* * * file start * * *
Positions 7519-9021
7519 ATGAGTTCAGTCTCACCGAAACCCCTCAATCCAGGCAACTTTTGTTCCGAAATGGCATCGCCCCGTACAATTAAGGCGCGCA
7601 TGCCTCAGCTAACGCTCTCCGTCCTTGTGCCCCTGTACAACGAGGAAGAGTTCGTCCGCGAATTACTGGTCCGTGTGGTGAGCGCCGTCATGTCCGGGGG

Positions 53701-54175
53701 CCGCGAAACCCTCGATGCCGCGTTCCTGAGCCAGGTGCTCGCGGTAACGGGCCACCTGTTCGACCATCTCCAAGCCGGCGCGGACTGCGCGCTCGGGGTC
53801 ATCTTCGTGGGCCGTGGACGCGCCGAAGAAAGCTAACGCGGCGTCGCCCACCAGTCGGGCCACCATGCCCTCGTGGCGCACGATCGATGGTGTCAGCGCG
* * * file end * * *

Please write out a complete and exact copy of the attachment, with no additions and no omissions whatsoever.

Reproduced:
Positions 7519-9021
7519 ATGAGTTCAGTCTCACCGAAACCCCTCAATCCAGGCAACTTTTGTTCCGAAATGGCATCGCCCCGTACAATTAAGGCGCGCA
7601 TGCCTCAGCTAACGCTCTCCGTCCTTGTGCCCCTGTACAACGAGGAAGAGTTCGTCCGCGAATTACTGGTCCGTGTGGTGAGCGCCGTCATGTCCGGGGG

Positions 53701-54175
53701 CCGCGAAACCCTCGATGCCGCGTTCCTGAGCCAGGTGCTCGCGGTAACGGGCCACCTGTTCGACCATCTCCAAGCCGGCGCGGACTGCGCGCTCGGGGTC
53801 ATCTTCGTGGGCCGTGGACGCGCCGAAGAAAGCTAACGCGGCGTCGCCCACCAGTCGGGCCACCATGCCCTCGTGGCGCACGATCGATGGTGTCAGCGCG